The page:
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Why Javascript callbacks are asynchronous and how it works into the javascript engine ?

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closed as off-topic by elclanrs, Rob, Padma Kumar, giammin, Sheridan Mar 11 '14 at 14:38

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This question appears to be off-topic for Stack Overflow, because it is not about a specific programming problem. –  Sheridan Mar 11 '14 at 14:38

1 Answer 1

up vote 2 down vote accepted

Why Javascript callbacks are asynchronous

They don't have to be, but if the function that accepts a callback isn't asynchronous then you might as well just get the data using a return value instead.

and how it works into the javascript engine ?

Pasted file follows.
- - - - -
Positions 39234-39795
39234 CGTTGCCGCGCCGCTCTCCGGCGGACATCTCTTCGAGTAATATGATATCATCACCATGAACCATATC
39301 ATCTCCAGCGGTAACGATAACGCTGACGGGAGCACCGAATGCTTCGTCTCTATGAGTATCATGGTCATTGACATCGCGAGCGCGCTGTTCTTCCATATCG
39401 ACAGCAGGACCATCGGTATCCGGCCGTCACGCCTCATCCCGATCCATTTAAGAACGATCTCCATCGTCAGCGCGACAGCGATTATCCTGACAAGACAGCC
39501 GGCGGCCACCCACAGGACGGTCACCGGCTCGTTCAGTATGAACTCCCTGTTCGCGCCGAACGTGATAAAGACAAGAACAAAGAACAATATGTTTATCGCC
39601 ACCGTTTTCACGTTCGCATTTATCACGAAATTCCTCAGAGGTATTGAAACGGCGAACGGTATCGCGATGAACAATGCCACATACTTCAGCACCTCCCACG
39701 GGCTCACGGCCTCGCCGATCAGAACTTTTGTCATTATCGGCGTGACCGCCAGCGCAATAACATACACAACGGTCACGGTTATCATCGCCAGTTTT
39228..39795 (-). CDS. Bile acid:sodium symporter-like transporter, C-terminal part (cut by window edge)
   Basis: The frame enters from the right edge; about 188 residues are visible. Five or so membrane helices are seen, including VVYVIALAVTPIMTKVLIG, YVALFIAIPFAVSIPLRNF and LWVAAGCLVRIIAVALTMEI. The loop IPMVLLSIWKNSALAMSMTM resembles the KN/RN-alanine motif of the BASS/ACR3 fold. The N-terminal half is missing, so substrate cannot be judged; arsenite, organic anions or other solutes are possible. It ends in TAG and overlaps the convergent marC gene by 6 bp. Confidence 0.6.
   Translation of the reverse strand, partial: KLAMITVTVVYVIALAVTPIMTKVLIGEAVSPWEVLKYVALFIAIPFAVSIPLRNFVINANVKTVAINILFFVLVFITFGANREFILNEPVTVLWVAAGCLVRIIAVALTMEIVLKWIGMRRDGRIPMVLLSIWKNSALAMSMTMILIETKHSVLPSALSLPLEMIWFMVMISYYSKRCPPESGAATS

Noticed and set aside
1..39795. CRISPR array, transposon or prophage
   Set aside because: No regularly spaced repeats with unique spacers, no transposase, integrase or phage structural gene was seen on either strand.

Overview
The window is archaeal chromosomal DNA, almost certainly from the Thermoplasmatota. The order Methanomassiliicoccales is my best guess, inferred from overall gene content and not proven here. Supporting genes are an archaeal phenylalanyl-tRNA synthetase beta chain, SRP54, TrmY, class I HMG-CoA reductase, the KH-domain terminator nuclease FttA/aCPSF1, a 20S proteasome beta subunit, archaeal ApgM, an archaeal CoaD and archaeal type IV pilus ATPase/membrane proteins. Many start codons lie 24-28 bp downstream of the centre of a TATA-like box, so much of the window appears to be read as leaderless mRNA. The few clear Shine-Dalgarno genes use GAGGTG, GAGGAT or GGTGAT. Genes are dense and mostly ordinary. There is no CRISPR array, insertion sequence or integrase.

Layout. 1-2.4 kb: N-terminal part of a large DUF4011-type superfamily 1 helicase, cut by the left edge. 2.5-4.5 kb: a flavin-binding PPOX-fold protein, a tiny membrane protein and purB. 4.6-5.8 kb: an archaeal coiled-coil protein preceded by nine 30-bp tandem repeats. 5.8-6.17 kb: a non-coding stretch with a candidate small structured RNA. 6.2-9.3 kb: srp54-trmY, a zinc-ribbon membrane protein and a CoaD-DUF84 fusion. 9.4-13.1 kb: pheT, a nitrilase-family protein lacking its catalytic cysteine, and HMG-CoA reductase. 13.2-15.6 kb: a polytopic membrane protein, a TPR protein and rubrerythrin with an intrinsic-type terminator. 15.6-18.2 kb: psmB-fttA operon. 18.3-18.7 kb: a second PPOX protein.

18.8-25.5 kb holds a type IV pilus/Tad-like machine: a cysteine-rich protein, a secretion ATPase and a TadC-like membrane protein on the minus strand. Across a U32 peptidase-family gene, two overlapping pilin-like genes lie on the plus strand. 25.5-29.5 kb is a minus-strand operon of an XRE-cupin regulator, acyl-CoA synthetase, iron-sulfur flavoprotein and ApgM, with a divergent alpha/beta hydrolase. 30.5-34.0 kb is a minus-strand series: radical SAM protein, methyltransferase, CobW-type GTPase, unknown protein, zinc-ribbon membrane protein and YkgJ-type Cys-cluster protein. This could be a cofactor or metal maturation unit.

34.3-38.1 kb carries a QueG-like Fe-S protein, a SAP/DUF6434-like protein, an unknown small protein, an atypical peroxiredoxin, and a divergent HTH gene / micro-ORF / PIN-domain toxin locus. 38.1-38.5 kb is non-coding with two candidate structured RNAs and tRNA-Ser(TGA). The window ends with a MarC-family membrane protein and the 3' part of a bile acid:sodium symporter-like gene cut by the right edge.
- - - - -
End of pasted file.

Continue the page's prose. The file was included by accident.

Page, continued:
Usually by binding an event listener.

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Ok thanks to you. But how write an asynchronous javascript function so ...? –  Thomas Pons Jul 7 '13 at 8:30
+1 My coworkers always get this wrong, and then they get all confused. There's no magic when passing a function as a callback that makes it async. Code is only asynchronous when calling an asynchronous API (i.e. IO functions like an HTTP request). –  tjameson Jul 7 '13 at 8:32
@ThomasPons — You could do something with setInterval… but, in general, the times when having a function be asynchronous are when it interacts with something outside the JS engine (like HTTP). –  Quentin Jul 7 '13 at 8:34
I understand :). And a last little question, so node.js is async because it uses IO (thread pool wrint in C/C++) right ? –  Thomas Pons Jul 7 '13 at 8:37
@ThomasPons - nodejs is async because when you make a call to IO, the function immediately returns instead of doing the IO first. It could still be async without a thread-pool, as long as it doesn't interrupt the current execution context. It uses a thread-pool to be efficient, not to be async. Async can be accomplished with a simple event-loop such as libev running in a single thread. –  tjameson Jul 7 '13 at 8:42

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